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stevsmith

pm me with your email address, I have several documents that I created for my old company that may help with what you require.

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stevsmith

Also, you may want to look into Solidworks' Workgroup PDM for document management of your cad files.

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dbroada
pm me with your email address, I have several documents that I created for my old company that may help with what you require.
I don't think he will be able to use the message system until he makes 10 (technical) posts.

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TheCADnoob

I deal with a lot of different sources for drawings. Most have a predictable number convention. Depending on how your company is set up there is (or should be) some way to uniquely identify the order or request or job. Ive even seen some use accounting codes, but i would recommend keeping the numbering system under your control. The last thing you need is something like the next Sarbanes Oxley come around and screw up your companies workflow if you are tied to accounting. Most ive seen look something like this.

 

XYZ34-3587-A-S-0001-R1

 

This would be 'Buisness unit-Job number-discipline-subdiscipline-unique sequential drawing number-Revision'

 

Business unit is if there are multiple locations you can subdivide by your east side west side branch. Job number is the job number. the rest are self explanatory. you can add, mix and match elements to make it fit your needs but the basic idea is start with the broadest description you wish to capture and then work you way to the most unique description. Something ive seen as well is breaking out sheet size (im not a fan of this), project start year, 2d/3d designations etc..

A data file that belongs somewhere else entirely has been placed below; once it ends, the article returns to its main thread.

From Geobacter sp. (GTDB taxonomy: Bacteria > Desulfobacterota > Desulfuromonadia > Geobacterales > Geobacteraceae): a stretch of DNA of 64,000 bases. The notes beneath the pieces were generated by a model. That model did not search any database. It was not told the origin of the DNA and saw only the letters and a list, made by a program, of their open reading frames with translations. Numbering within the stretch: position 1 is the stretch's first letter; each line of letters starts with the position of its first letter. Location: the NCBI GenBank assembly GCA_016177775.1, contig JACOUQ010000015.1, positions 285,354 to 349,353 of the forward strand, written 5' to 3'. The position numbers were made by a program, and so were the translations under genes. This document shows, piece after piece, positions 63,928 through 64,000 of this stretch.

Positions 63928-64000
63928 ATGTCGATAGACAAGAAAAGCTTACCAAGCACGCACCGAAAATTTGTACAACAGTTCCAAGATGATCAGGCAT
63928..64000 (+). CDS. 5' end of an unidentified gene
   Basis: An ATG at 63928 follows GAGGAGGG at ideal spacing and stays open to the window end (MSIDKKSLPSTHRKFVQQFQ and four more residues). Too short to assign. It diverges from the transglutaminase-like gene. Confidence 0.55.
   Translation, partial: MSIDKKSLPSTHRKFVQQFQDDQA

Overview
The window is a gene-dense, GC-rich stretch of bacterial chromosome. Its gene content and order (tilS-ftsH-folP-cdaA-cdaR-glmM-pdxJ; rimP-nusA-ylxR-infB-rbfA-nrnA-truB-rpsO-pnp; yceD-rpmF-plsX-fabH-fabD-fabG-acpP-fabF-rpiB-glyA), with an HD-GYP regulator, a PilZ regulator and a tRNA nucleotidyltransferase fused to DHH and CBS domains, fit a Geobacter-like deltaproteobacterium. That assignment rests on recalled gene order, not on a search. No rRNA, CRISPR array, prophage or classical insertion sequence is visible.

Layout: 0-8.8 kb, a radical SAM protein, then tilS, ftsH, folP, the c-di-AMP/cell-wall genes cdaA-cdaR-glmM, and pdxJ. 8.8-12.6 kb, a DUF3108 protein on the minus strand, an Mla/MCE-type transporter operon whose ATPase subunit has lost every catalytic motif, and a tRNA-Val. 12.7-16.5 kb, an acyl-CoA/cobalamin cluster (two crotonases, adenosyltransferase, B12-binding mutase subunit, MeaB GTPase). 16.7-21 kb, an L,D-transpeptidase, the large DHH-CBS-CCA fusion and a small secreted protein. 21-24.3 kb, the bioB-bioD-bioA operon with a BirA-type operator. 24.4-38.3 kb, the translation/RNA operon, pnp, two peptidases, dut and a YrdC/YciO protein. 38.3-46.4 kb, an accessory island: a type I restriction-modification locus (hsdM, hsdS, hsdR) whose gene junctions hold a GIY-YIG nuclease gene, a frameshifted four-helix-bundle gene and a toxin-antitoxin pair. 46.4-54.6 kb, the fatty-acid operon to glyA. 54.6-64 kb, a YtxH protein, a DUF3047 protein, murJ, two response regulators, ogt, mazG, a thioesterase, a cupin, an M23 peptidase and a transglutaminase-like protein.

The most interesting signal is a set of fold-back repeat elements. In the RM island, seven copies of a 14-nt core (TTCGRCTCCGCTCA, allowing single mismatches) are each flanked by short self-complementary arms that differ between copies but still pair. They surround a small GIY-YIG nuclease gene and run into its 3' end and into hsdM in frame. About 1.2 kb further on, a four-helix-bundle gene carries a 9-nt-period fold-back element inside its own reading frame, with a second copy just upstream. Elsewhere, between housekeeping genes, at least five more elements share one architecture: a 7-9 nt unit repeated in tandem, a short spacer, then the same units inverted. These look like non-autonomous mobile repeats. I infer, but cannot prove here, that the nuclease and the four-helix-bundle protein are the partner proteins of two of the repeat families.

For assemblies there is usually some sort of hierarchy or classification that the company follows. Im not as intiment with these as they are driven by the scope of their manufacturing. Basically for each part there is a classification and that is part of the drawing number.

 

XYZ2-BB-10

"Model number-part classification (housing, bearing, etc.)-part number

 

The biggest hurdle is revision control and the rest of the naming convention should be driven by your companies structure and deliverable and management needs. Dashes aren't always used they just help visualize whats going on with the numbers.

Edited by TheCADnoob

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ReMark

And just how would you handle legacy drawings that were named using the max of eight characters back in the day?

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zaphod

are these numbers for standard parts? if so you should set up an excel file as well.

 

for customer drawings we use 4 sets of numbers, region_project_item-page

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TheCADnoob
And just how would you handle legacy drawings that were named using the max of eight characters back in the day?

 

Id find a corner to go cry for a little while, or i would go ask a grey beard how they did it.

 

I've seen some of the legacy stuff my company used. There have been a couple iterations. The longest lasting one i believe shortened all the preceding data to 4 digits and used the last couple for the drawing numbers. They just used a look up table to 'translate' them back.

 

They did this convoluted thing for a little while where they would have initial digits act as an analog to trigger certain classification and then add the values of the other two of the numbers, but i never quite understood how they later deconstructed the number. It sounded really cool, like something out of Shannon lossless coding theorem, but way to complex to make it viable.